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Five students have died by suicide in Tamil Nadu in the past two weeks. All five deceased were aged 17, and were studying in class 12.
The emerging pattern has raised an alarm and begs the question: Is suicide contagious?
Speaking to The Quint, Dr Srinivas Rajkumar, a consultant psychiatrist in Chennai, explained, "Humans have an inherent tendency for modelling. If they find someone going through the same phase of life, having the same problem, they relate to it and try to mimic their behaviour."
Copycat suicide is used to describe the phenomenon when one case of death by suicide trigger others in its wake.
Notably, the imitation effects of suicidal behaviour are often media-induced.
What Is Copycat Suicide & Werther Effect?
Copycat suicide is an emulation of another, usually highly-publicised, suicide that the person attempting suicide knows about either from local knowledge or due to accounts of it in the media.
The Werther Effect is used to describe a spike in copycat suicides.
The American Psychological Association (APA) defines the Werther Syndrome as: "A cluster suicide induced by the suicide of a well-known or popular role model whose death is given extensive coverage by the media."
The phenomenon is named for the first identified instance of media-triggered suicide, which occurred in 1774 following the publication of the novel Die Leiden des Jungen Werthers (The Sorrows of Young Werther) by Johann Wolfgang von Goethe.
Many young men of the time imitated the eccentric style of dress of the book’s protagonist, Werther, by dressing in blue and yellow. Soon after the novel became popular, a spate of young men died by suicide in the same way as Werther in the novel.
Werther Effect in India
Of the five students reported dead by suicide in Tamil Nadu since 13 July, at least three are said to have been under intense academic pressure.
"Modelling happens when the other person closely fits your profile. If a student is also in 12th standard, also going to appear for an exam, you may closely relate to them, their situation," notes Dr Srinivas Rajkumar.
The unfortunate succession of suicides in Tamil Nadu is not the first instance when a pattern of this kind has been observed in India.
As recently as May this year, a grim trend of deaths by suicide was observed in the Kolkata film industry after television actress and model Pallavi Dey was found dead at her residence on 15 May.
Sensational news reports and television programmes had carried everything from the mode and time of her expiration to the hyperbolist speculations around her relationship with her partner.
Days after Dey's death, actress Bidisha De Majumder was found dead at her home on 25 May. Majumder's demise was followed by those of model Manjusha Niyogi on 27 May and actress Saraswati Das on 29 May. The circumstances of the deaths in all four cases was eerily similar.
A deliberation on the media coverage of suicide in India would be incomplete without the mention of Sushant Singh Rajput – journalism has seldom been yellower than in the weeks following the young actor's death in 2020.
A slew of suicide cases had come to the fore as news reports mimicking whodunnits divulged everything from the actor's last Google searches to what he ate in his final hours.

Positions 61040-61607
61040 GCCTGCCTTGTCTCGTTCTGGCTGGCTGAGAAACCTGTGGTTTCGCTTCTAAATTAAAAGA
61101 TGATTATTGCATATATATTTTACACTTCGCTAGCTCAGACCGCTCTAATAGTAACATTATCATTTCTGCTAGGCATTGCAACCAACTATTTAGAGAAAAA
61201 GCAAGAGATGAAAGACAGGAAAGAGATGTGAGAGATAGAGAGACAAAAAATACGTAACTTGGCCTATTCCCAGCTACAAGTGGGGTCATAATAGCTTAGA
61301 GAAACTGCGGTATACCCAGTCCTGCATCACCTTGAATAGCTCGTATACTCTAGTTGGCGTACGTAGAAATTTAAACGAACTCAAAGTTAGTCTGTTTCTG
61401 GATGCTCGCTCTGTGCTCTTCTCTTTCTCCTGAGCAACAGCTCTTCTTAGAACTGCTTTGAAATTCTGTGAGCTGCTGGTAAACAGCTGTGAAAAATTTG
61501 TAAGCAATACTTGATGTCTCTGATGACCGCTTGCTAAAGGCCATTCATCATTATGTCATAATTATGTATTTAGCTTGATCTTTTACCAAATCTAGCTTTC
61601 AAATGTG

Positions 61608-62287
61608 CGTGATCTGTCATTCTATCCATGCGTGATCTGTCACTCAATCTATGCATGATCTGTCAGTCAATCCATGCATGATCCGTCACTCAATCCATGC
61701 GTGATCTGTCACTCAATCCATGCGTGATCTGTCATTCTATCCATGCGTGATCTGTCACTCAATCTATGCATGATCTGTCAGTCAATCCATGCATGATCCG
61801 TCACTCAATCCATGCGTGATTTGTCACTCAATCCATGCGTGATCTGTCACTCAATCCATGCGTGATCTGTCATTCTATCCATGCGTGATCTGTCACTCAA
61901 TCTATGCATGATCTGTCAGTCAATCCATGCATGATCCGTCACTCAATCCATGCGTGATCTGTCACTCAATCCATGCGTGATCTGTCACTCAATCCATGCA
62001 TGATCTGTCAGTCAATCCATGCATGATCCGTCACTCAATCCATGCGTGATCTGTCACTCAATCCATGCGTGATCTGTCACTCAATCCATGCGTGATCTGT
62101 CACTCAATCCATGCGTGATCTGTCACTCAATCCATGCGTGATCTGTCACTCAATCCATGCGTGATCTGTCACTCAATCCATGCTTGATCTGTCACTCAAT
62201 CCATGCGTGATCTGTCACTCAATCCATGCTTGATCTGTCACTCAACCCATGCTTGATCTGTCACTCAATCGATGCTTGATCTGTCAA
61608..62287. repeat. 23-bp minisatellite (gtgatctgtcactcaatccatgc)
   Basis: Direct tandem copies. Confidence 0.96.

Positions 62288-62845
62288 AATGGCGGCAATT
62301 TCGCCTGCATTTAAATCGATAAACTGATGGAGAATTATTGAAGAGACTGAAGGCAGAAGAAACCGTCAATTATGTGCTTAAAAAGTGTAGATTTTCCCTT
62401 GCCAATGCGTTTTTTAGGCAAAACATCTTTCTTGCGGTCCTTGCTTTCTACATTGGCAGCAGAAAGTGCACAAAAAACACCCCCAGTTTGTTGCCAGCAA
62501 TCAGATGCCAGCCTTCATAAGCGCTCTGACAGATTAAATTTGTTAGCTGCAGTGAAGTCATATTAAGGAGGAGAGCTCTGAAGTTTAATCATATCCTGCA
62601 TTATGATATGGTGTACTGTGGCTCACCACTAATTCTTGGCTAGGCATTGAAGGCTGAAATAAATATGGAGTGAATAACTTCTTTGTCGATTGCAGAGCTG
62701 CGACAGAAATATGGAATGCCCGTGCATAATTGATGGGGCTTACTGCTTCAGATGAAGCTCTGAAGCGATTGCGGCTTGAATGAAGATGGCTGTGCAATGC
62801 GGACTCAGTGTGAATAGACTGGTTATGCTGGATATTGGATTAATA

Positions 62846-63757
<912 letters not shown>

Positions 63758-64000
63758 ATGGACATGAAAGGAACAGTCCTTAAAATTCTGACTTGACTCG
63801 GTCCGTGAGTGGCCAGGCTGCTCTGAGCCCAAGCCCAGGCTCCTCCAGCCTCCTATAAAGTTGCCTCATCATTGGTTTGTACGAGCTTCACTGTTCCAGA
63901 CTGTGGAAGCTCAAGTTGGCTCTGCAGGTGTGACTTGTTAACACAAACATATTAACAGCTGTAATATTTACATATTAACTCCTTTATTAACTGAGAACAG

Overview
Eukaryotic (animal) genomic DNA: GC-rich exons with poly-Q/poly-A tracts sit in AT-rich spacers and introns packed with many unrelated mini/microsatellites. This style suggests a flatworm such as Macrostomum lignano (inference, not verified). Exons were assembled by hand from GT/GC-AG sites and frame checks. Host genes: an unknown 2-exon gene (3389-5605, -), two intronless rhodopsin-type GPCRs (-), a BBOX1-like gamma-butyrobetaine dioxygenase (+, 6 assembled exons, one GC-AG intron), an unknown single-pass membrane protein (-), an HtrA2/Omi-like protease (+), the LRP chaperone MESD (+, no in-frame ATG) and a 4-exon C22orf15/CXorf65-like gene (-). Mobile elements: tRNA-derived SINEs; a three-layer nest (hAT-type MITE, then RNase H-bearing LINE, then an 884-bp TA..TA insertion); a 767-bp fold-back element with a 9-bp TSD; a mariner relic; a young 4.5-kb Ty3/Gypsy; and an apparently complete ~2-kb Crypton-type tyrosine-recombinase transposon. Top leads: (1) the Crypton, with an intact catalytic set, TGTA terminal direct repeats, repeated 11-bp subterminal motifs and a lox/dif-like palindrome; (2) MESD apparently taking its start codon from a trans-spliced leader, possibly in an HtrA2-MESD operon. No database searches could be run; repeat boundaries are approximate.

"If he can do it, why can't I?" a tenth standard student had written in a suicide note two days after Rajput's death.
What Can We Do To Prevent Copycat Suicide?
The World Health Organization (WHO) lists good media reporting as one of the six effective interventions for suicide prevention.
Director Of Mental Health & Behavioural Sciences at Fortis Healthcare, Dr Samir Parikh, emphasises that the guidelines for reporting on suicide are well-established.
"Don't sensationalise. Don't write about the details of the death or the last note, if found. Don't place the story on the front page or a prominent spot. In every story, mention helpline numbers. The story should be written in a solution-oriented, preventative manner."Dr Samir Parikh, Director Of Mental Health & Behavioural Sciences at Fortis Healthcare
Media reports or programmes flouting these norms pose a greater risk of encouraging suicidal ideation. It has also been observed that after one incident of suicide is recorded, any subsequent ones that follow are also covered more promptly in news.
"If you give someone a manual, and they are already in distress, then the likelihood of them taking suggestion increases. They think that is the only way forward," says Dr Rajkumar.
Here are some simple guidelines advocated by the WHO for media professionals:
Avoid saying 'committed'; instead say died of suicide
Use people-first language
Don't use sensationalist language
Include helpline numbers in articles
Don't give too many details
Take particular care in reporting celebrity suicides
Educate the public about suicide myths
Exercise caution in using images
We should not discuss methods of suicide
Focus on life, not death
De-link suicide and depression or mental illness
The Werther Effect has a higher prevalence in the youth, as they may be more prone to suggestion, Dr Parikh notes. At the same time, peer support in this age group can also reduce the likelihood of suicidal behaviour.
Interestingly, exposure to accounts of suicidal behavior in the media can even have an educative or preventive effect, when constructive coping strategies or other solutions to adverse life circumstances are presented.
Such reporting is associated with a lower risk of suicide attempts, and can even have a positive impact. The term Papageno Effect has been coined for this phenomenon.
"If a media report is solution-oriented, if it talks about reaching out to family or friends or professionals and coping with the problem, it will promote help-seeking," says Dr Rajkumar.